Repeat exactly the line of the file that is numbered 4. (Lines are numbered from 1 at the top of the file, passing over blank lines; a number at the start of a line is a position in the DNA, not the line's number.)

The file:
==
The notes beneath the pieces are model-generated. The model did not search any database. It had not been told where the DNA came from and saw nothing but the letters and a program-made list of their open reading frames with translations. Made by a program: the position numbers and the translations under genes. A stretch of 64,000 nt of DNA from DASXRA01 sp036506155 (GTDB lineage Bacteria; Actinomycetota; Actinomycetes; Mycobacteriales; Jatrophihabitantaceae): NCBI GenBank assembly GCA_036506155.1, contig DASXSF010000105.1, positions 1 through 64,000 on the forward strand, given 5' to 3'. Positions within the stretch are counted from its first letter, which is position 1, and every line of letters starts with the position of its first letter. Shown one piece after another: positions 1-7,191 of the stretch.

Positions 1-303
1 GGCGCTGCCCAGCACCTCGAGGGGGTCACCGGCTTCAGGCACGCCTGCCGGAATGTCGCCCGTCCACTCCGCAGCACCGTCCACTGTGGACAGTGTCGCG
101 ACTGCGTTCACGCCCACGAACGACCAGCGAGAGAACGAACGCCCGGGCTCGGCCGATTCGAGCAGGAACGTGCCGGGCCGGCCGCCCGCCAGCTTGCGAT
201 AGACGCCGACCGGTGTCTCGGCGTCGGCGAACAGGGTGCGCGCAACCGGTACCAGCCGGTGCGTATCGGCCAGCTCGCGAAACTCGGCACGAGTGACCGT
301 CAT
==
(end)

101 ACTGCGTTCACGCCCACGAACGACCAGCGAGAGAACGAACGCCCGGGCTCGGCCGATTCGAGCAGGAACGTGCCGGGCCGGCCGCCCGCCAGCTTGCGAT